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We knew that our departure for the Bahamas was not ideal, but we also thought we’d be able to grin and bear it. We were wrong.

We’ve been up before the sun each day, straining to catch the voice of Chris Parker (nautical weather guru), coming at us through our handheld SSB radio. We’ll rely on Mr. Parker and his broadcasts from here on out to give us the green light for sailing to and around the Bahamas and Caribbean. After long last, he indicated that a brief passage window “for salty sailors” (meaning, expect waves and wind on the face) was approaching. Being at least lightly salted by now, we decided to give it a shot.

It was pretty exciting lying in bed thinking about the passage the morning would bring. We’d gone over our charts many times and examined plans A, B, and C depending on what it was actually like out there. In reality, we got 6-8 feet waves that washed higher over the boat than we’d ever seen waves go before and wind on the nose that howled insanely in our ears. The main sail didn’t do a thing to stabilize us. We gave it a shot for an hour, at which point we’d had enough of the soak and the pounding on the boat. With heavy hearts, we returned to No Name Harbor in Key Biscayne, FL, where we’d been waiting for the last four days, with much adventure.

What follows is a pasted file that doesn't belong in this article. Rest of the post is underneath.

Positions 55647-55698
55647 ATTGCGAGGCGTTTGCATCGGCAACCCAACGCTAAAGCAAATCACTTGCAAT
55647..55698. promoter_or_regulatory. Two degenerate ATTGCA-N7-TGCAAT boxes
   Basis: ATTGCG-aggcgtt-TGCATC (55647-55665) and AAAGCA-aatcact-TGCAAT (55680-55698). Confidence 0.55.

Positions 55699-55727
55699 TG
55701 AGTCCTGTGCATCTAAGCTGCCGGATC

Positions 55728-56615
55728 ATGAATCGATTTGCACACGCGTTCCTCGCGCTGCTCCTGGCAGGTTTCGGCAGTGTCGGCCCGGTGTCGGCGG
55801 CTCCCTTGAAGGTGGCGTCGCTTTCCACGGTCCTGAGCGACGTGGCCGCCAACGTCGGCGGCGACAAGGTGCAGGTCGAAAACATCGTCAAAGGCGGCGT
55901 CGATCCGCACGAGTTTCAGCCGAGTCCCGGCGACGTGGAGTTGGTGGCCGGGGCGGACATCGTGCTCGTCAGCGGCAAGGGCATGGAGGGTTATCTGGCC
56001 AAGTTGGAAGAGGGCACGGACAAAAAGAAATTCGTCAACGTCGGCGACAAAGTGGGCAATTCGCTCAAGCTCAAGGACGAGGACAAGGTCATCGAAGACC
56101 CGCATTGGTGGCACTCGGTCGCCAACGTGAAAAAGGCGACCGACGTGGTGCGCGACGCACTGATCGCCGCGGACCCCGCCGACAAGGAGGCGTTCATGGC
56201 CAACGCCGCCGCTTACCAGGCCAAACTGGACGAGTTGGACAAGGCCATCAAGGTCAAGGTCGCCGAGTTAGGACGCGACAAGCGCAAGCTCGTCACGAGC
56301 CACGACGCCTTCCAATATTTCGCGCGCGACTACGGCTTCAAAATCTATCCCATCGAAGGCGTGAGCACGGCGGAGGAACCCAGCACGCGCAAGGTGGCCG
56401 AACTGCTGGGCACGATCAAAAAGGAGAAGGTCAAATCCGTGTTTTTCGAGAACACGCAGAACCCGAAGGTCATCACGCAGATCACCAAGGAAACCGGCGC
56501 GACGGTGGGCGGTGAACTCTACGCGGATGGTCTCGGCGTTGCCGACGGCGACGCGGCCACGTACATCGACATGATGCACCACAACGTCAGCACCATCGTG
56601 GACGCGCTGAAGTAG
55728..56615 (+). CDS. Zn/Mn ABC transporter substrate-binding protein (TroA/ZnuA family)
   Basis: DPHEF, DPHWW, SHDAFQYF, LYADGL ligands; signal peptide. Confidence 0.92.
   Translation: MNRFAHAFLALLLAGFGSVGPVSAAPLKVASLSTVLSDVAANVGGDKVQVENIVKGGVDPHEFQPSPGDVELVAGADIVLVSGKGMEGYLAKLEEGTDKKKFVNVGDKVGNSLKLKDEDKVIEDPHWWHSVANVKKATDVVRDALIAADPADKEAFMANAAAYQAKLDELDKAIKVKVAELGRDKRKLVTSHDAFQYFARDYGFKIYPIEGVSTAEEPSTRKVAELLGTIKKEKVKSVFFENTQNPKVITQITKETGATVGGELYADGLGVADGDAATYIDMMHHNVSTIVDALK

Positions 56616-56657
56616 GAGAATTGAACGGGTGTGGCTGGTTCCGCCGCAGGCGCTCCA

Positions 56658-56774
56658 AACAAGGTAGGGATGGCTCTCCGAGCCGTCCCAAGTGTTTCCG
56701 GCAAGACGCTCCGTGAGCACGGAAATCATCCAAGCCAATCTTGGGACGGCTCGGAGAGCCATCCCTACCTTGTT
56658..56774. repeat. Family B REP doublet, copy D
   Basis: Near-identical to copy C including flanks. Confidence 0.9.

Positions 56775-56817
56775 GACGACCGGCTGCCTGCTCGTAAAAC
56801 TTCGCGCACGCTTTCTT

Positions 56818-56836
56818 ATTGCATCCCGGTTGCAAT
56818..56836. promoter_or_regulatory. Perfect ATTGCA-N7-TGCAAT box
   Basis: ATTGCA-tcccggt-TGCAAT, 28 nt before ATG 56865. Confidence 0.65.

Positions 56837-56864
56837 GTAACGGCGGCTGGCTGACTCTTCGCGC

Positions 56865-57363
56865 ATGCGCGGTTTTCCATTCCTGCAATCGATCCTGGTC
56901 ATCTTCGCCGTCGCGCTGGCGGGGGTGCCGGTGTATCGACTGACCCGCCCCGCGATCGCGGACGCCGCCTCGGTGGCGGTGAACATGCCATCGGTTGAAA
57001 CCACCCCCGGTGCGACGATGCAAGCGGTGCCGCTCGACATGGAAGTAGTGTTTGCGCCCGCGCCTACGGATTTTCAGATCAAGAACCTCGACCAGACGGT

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The boats of the Rico Rally, rafted together one last time in No Name Harbor, Key Biscayne, FL

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Abrasions on the brand new dinghy, caused by the brand new davits on our maiden voyage with both. No bueno. Here, the damaged area is surrounded by painter’s tape as I prepare to apply a patch. This is why we can’t have nice things.

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Brian, hoisted in the bosun’s chair, padding the area where the davits rubbed the dinghy. I sewed some special covers for pieces foam pool noodles (not pictured) to protect the dinghy from the davits.

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I’d read a lot about boats dragging their anchors, and saw it with my own eyes for the first time in No Name Harbor. I took this photo of the dragging boat that’s about to hit our neighbor’s boat while I sat on anchor watch, ready with fenders to protect our boat. The drama unfolded over the course of an hour. The crew of the dragging boat was not aboard at the time, so all we could do was protect the boats from hitting each other.

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At this point, the white and blue boat, sv Tortuga, had dragged enough to be alongside the tan boat, sv Wanderlust. The crew of Wanderlust was prepared with fenders.

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To make a bad situation worse, this large power yacht filled with partiers insisted on pulling up to the dock directly in the path of the dragging boat, and way too close to our three rafted boats. I yelled to him that he was putting his boat at risk, but power boat captains in Florida are unwilling to take advice from sailors, especially those who are women.